Level Indicators

A level indicator graphically represents of a specific value within a range of numeric values. It’s similar to a slider (see Sliders) in purpose, but more visual and doesn’t contain a distinct control for selecting a value—clicking and dragging across the level indicator itself to select a value is supported, however. A level indicator can also include tick marks, making it easy for the user to pinpoint a specific value in the range. There are three different level indicator styles, each with a different appearance, for communicating capacity, rating, and relevance.

Screenshot of a capacity indicator that shows a 10% usage of the available data storage.

Use a level indicator in a view, not a window frame. Level indicators aren’t intended for use within portions of window frames, such as in toolbars and status bars.

For developer guidance, see NSLevelIndicator.

Capacity Indicators

A capacity indicator illustrates the current level in relation to a finite capacity. Capacity indicators are often used when communicating factors like disk and battery usage. Mail, for example, uses a capacity indicator to show the percentage of data used in relation to an email account’s quota.

There are two styles of capacity indicator.

Image of a continuous capacity indicator that uses the default green fill to indicate an amount of about two-thirds of the total capacity.

Continuous. A horizontal translucent track that fills with a colored bar to indicate the current value. Tick marks are often displayed to provide context.

Image of a discrete capacity indicator that uses the default green fill to indicate an amount of three-quarters of the total capacity.

Discrete. A horizontal row of separate, equally sized, rectangular segments. The number of segments matches the total capacity, and the segments fill completely—never partially—with color to indicate the current value.

Because capacity indicators provide a clear, easily understood picture of a current state, they’re especially useful in dialogs and preferences windows that users tend to view briefly.

Image of a continuous capacity indicator that uses a yellow fill to indicate a warning condition.
Image of a discrete capacity indicator that uses a yellow fill to indicate a warning condition.

Warning level appearance

Image of a continuous capacity indicator that uses a red fill to indicate a critical condition.
Image of a discrete capacity indicator that uses a red fill to indicate a critical condition.

Critical level appearance

Image of a continuous capacity indicator in which the leftmost one-sixth is red, the next three-sixths are yellow, the next sixth is green, and the last sixth is unfilled.
Image of a discrete capacity indicator divided into six sections. The leftmost section is red, the next three sections are yellow, the next section is green, and the last section is unfilled.

Tiered level appearance

Change the fill color to alert the user to values of significance. The default fill color for both capacity indicator styles is green. If it makes sense in the context of your app, you can change the fill color when the current value reaches certain levels. For example, a battery level indicator could change from green to yellow at 20% capacity, and from yellow to red at 10% capacity. You can change the fill color of the entire indicator or you can use the tiered state to show a sequence of several colors in one indicator.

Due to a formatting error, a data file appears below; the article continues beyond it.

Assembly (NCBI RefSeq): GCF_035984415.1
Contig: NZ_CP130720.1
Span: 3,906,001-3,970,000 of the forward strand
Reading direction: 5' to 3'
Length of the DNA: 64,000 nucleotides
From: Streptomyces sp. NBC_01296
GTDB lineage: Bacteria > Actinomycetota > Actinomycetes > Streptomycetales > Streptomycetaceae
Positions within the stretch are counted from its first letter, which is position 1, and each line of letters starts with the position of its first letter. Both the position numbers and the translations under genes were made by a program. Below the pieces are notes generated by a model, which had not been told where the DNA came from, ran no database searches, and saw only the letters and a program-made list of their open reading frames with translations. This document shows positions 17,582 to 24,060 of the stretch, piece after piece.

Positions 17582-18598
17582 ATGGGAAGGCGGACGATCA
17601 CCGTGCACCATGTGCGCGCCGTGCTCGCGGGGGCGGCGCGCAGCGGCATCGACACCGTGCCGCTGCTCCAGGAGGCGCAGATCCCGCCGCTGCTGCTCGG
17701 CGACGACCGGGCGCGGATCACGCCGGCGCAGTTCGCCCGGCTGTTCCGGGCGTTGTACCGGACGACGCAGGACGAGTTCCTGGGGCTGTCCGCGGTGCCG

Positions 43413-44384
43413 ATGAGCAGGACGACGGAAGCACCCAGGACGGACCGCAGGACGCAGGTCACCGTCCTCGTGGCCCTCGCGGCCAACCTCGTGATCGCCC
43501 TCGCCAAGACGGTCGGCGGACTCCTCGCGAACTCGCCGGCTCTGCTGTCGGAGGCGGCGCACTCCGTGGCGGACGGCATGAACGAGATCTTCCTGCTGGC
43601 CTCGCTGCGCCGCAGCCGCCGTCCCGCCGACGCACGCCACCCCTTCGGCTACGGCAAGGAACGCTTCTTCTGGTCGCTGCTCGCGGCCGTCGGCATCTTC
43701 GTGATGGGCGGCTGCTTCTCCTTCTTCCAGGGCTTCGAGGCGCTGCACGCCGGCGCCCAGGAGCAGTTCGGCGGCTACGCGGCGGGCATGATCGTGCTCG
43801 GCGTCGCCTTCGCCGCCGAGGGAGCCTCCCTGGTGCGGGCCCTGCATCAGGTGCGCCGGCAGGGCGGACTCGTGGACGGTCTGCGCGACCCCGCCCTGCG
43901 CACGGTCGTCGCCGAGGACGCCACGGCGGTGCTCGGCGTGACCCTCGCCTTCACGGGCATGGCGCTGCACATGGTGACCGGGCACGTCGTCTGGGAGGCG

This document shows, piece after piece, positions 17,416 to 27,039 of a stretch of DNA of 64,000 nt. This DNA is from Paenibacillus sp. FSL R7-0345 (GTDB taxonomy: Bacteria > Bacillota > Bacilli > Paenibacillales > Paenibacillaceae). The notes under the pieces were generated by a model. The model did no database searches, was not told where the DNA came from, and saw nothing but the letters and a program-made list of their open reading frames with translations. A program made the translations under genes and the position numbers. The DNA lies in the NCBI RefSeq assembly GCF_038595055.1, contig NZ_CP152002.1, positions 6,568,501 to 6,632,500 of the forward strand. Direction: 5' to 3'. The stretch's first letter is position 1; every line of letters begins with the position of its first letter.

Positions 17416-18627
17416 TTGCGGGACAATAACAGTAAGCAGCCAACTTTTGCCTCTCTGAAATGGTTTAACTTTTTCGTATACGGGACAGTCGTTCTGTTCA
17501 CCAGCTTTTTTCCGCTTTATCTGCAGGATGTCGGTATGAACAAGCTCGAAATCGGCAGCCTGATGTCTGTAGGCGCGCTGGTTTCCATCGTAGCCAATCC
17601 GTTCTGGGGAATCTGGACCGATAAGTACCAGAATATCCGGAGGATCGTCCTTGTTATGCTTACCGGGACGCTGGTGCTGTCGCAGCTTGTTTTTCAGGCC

Consider using the continuous style for large ranges. A large value range can make the segments of a discrete capacity indicator too small to be usable.

Only use tick marks with the continuous style. The quantity and width of the segments provided by the discrete style already provide context, making tick marks redundant and potentially confusing.

If you use tick marks, label at least the first and last tick marks. Even if you don’t label any other tick marks, labeling the minimum and maximum values provides context.

For developer guidance, see the level indicator styles continuousCapacity and discreteCapacity.

Rating Indicators

A rating indicator uses a series of horizontally arranged graphical symbols to communicate a ranking level. The default symbol is a star. In iTunes, for example, you can assign star ratings to individual songs and podcast episodes. These ratings may be referenced for the purposes of searching, sorting, and creating smart playlists.

Screenshot of a rating indicator with the leftmost three stars  out of five filled in.

A rating indicator doesn’t display partial symbols—its value is rounded in order to display complete symbols only. Within a rating indicator, symbols are always the same distance apart and don't expand or shrink to fit the control.

Facilitate efficient ranking adjustments. When presenting a list of ranked items, let the user adjust the rank of individual items inline without the need to navigate to a separate editing screen.

If you must replace the star with a custom symbol, ensure that its purpose is clear. The star is a very recognizable ranking symbol. Other symbols are not as easily associated with a rating scale.

For developer guidance, see the level indicator style rating.

Relevance Indicators

A relevance indicator communicates relevancy using a series of vertical bars. It often appears in a list of search results for reference when sorting and comparing multiple items. iTunes uses relevance indicators to denote the popularity of songs and podcast episodes.

Screenshot of a rating indicator in which approximately two-thirds of the leftmost vertical bars are filled in.

For developer guidance, see the level indicator style relevancy.